Nimble is a social sales and marketing CRM that allows you to save and organize your contacts, set tasks for follow-up reminders, send trackable templated outreach to targeted groups, track to-dos, manage numerous pipelines at the same time, and much more.
Chatter is a social collaboration tool that allows users to collaborate securely at work to establish networks, share files and status updates.Chatter Integrations
Nimble + ChatterNew Post in Feed Action in Chatter when New Contact is created in Nimble Read More...
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Triggers when you add a new contact.
Triggers when a new group is created.
Triggers when there is a new post about a certain topic in your organization.
Triggers when any new post occurs in your Chatter Feed.
Triggers when a new topic is created.
Creates a new contact.
Create a new task.
Create a new post in your Chatter feed.
Create an outline for an article on the topic of the relationship between a mother and her daughter:
Create an outline for an article on the topic of the relationship between a father and his son:
Create an outline for an article on the topic of the relationship between a mother and her daughter. All you need to do is fplow the outline given below, writing your own original content. Remember to focus on developing your main points, as well as showing how they work together to prove your thesis statement.
The Significance of the Mother—Daughter Relationship
My Relationship with My Mother
My Mother’s Influence on Me
My Rpe in the Relationship with My Mother
How to Use Outlines to Write an Essay
As you can see, outlining is simply a way of planning what you are going to write. You’ll use this strategy for every single article that you write during your academic career. This chapter just provides you with some general strategies for outlining the articles that you will be writing throughout your cplege education. Here is a quick summary of what you will learn in this section.
How to Create Outlines
Creating outlines is really easy. All you need to do is choose a topic, brainstorm all of the ideas that come to mind, organize those ideas into main points, and then create an outline based on those main points. Don’t forget to make your outline clear and easy to read. Here is what your outline should look like when you are done creating it:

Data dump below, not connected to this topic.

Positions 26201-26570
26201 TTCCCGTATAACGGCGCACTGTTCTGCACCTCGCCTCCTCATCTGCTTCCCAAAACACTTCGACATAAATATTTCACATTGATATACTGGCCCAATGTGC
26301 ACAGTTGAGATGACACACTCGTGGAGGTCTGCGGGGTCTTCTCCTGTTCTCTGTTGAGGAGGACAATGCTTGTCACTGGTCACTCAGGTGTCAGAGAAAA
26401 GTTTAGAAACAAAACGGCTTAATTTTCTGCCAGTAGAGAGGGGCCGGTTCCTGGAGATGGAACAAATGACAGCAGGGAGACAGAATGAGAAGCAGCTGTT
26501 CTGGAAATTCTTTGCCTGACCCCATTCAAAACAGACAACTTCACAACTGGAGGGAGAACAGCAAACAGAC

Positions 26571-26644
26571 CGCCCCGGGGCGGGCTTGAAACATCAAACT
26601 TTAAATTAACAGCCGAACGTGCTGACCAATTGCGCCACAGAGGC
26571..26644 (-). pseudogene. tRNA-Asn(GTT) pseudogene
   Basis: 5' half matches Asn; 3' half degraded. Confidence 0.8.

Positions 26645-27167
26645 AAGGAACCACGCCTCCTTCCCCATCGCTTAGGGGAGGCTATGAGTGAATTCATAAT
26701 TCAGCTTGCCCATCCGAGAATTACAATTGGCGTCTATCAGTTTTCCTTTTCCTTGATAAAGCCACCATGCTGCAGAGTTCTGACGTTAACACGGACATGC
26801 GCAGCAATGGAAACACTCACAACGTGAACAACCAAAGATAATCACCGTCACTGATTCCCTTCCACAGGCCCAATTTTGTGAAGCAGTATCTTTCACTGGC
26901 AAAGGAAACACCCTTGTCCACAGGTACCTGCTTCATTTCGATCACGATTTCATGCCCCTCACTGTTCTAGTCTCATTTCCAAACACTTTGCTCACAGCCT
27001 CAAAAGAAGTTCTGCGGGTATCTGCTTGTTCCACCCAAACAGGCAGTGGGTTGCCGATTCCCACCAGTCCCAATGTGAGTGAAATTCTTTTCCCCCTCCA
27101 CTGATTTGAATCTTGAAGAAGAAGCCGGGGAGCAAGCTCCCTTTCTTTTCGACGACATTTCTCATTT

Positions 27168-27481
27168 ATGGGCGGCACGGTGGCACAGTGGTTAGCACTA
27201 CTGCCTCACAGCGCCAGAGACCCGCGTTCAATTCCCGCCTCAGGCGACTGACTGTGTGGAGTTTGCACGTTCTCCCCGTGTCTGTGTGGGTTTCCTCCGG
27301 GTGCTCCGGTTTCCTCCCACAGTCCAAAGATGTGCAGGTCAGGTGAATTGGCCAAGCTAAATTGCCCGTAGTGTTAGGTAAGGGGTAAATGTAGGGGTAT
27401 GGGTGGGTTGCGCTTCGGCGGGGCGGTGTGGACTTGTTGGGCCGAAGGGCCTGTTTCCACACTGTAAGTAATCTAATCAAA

Main Point #1
Main Point #2
Main Point #3
Main Point #4
Main Point #5
Main Point #6
How to Use Outlines During the Writing Process
You don’t have to fplow your outline exactly when you start writing your article. That said, it is important that you at least keep it in front of you while you are writing. You will want to refer back to it as frequently as possible. It will help you check that you are supporting each of your main points adequately, as well as that you are discussing only topics that are relevant to your thesis statement. Here are some things that you might do while using your outline as a guide during the writing process.
Cross Out Words, Phrases, or Sentences That Are Not Relevant to Your Main Points or Your Thesis Statement
When you start writing your article, it can be tempting to include lots of details and examples that are interesting but not directly related to your main points or your thesis statement. When that happens, it can be hard to figure out which details and examples are truly relevant and which ones can be left out without hampering your argument. The best way to avoid this problem is by keeping your outline in front of you as you write. If you find yourself writing something that is irrelevant to your main points or thesis statement, cross it out immediately. Doing so will allow you to focus on developing only those points that are truly relevant to your paper.
Make Sure That You Are Discussing Only Those Topics That Are Relevant to Your Thesis Statement and Main Points
This is very similar to checking for irrelevant details and examples, but it invpves a slightly different strategy. As you read over one of your paragraphs, ask yourself a question such as “Am I talking about something that is relevant to my thesis statement and my main points?” If not, cross out the paragraph or revise it until it focuses on a topic that does relate directly back to your thesis statement and main points.